"I gots ta know." (Amp Wattage)

Discussion in 'Amps and Cabs [BG]' started by D-Man VanKrill, Dec 13, 2007.

  1. D-Man VanKrill

    D-Man VanKrill Guest

    Dec 4, 2007
    This may be an amp ? so sorry but, Im thinking of getting a rather big bass amp setup sometime between now and later (who isn't) but before i do so, I would like to know how much a cabinet ,or cabinets', watt handleing capabilities should exceed that of the head.
    Example, say one has a 300watt head, would he be alright if he had a 300watt cab, 400watt, 600watt etc. I don't know.
    Also I believe I heard somwhere that certain amps can only function long term at certain ohm levles, meaning might 8ohms or more be a bit to much for certain cabs. Your answers will be greatly appreciated :)
  2. Panda Licker

    Panda Licker Guest

    Jan 5, 2005
    Coaldale PA
    You can underpower a cab, but should never overpower one. So if you run a 600W cab off of a 300W head, you'll be fine, but if you run a 300W cab on a 600W head, it will be very easy to blow said cabinet out

    As for ohms? Most amps will run between 4 and 8 ohms, with some going down as low as 2 (Check the manual to see if yours can or can't). If you don't know for your particular head, your best bet is to run no less than 4 ohms on it. And as far as running a cabinet at too many ohms? Unless you're building it, you would never have to worry about changing the resistance of your cabinet. Its the cabinet itself thats going to decide the resistance of your rig. Cabinets come from the factory rated at a certain resistance. You can't really change that, unless you rewire it.

    if you don't know how to figure out ohms, btw

    if you're running them series, add the resistance together. So two 8ohm cabinets run in series will give you 16 ohms of resistance

    if you're running them parallel, you figure it out by adding the inverses of the ohms, then taking the inverse of your answer

    as in.. for two 8 ohm cabinets..

    1/8ohm + 1/8ohm = 1/4. Take the inverse of that and you see that two 8 ohms run parallel is 4 ohms.
  3. bongomania

    bongomania Supporting Member Commercial User

    Oct 17, 2005
    PDX, OR
    owner, OVNIFX and OVNILabs
    OP, you'll want to do the following things:
    1) Check out the amps forum. Yep, we got a whole forum dedicated to amps.
    2) Read the FAQs and Stickies in that forum. Then re-read them. :D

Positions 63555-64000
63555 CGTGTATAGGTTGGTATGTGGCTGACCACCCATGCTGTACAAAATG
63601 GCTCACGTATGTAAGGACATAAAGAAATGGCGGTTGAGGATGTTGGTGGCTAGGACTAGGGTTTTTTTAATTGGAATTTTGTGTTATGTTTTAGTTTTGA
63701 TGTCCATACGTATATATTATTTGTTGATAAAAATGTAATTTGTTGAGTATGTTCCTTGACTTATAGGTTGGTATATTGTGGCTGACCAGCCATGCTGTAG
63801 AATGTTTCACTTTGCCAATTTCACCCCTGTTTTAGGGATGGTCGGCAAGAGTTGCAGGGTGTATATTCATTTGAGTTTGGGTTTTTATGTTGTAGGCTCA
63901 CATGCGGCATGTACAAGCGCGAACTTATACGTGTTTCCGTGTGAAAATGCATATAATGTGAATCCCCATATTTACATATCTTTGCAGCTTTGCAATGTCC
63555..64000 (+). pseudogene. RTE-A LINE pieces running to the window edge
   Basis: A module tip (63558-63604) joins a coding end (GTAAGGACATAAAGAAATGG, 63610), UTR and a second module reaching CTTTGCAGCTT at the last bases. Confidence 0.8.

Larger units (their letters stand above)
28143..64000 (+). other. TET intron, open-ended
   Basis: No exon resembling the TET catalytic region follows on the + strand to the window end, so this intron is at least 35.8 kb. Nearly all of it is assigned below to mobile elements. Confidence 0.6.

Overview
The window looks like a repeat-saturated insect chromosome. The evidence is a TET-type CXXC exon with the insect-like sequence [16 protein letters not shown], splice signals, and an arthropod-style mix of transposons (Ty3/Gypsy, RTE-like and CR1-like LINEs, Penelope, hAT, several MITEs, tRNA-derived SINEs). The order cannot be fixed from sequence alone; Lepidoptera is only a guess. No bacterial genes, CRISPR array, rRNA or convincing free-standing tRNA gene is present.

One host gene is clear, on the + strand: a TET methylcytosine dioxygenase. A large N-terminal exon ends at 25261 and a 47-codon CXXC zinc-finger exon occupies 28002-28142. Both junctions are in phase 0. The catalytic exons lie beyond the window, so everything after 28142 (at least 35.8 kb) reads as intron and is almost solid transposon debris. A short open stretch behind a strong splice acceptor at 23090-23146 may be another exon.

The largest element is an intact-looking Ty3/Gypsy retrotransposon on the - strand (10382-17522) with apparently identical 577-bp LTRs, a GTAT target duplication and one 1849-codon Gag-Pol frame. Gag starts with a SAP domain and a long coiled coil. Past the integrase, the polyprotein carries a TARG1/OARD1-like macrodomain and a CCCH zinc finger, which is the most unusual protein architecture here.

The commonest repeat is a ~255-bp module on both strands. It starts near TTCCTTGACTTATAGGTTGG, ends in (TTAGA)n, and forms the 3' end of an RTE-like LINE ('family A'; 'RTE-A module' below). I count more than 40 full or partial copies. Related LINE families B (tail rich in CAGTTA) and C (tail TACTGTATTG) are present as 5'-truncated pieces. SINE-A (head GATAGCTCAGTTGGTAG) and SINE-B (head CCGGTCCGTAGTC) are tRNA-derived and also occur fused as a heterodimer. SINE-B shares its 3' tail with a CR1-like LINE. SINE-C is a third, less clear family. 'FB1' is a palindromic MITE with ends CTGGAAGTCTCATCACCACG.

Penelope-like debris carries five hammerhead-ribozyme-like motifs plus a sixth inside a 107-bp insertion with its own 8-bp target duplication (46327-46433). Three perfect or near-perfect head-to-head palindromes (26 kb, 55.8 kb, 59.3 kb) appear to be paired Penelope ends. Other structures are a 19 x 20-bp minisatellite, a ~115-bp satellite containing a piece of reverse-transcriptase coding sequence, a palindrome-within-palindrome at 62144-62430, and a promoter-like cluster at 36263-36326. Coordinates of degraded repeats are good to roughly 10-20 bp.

3) Use the search function and search on the words "underpowering" and "overpowering". There is a lot to read and learn on those subjects, taking particular note of the fact that people disagree about them pretty strongly.
  4. D-Man VanKrill

    D-Man VanKrill Guest

    Dec 4, 2007
    Thankyou to both u yuz.
  5. embellisher

    embellisher Holy Ghost filled Bass Player Supporting Member

    Umm, we do have an Amps forum.:rollno:

  6. Tim1


    Sep 9, 2005
    New Zealand
    "You can underpower a cab, but should never overpower one. So if you run a 600W cab off of a 300W head, you'll be fine, but if you run a 300W cab on a 600W head, it will be very easy to blow said cabinet out."

    This is not quite the way I have understood it to be - while it makes sense I was always told that if you underpower a cab and crank the amp you are MORE likely to blow it as when driven hard a transistor amp will deliver AC/sharp sine waves(?? something like this) into the cabinet. I always thought that overpowering is safer so long as you use your ears sensibly. This probably applies less to tube amps. Happy to be corrected if I am wrong here.....
  7. Briefly, not quite. No offense, but this has been discussed a lot here, and if you take the advice given above in post #3 and search, looking particularly for posts by folks such as Bob Lee, billfitzmaurice, and Mark Reccord, you will find good and full explanations of this stuff.
  8. SERPENT865


    Jan 1, 2007
    Wichita , KS
    +1 with Richard.
  9. Chazinroch

    Chazinroch Guest

    Feb 2, 2003
    Ontario N.Y.
    FWIW I've been under the assumption that if you are under powering a speaker cabinet and clipping the amp you are likely to damage the speakers as well. I believe I read this in the "Sound Reinforcement Handbook" that Yamaha puts out. I also have in my little hands "The Basics of Sound and Sound Systems (Hal Leonard) and right on page 58, and this confirms the effect that clipping has on underpowered speakers. So my guess it would be alright to use an underpowered amp, but don't run it full out to the point of distortion/clipping. Best to match as close as possible power output of the amp to power handling of the speaker with the venues and volume your band will be playing at.
  10. joegeezer

    joegeezer Guest

    Mar 9, 2005
    Northern Wisconsin
    Avatar Club#12 Eden Club Lucky# 13--USA Peavey Club#37 Carvin Club#5
    Get an amp that puts out twice as much power as you think you might need, then double that, and get one. In the end you will be about right. I run a Carvin DCM2500. 850 watts per channel into two 4 ohm cabs, when I need the big power. If I need less, it has knobs for that.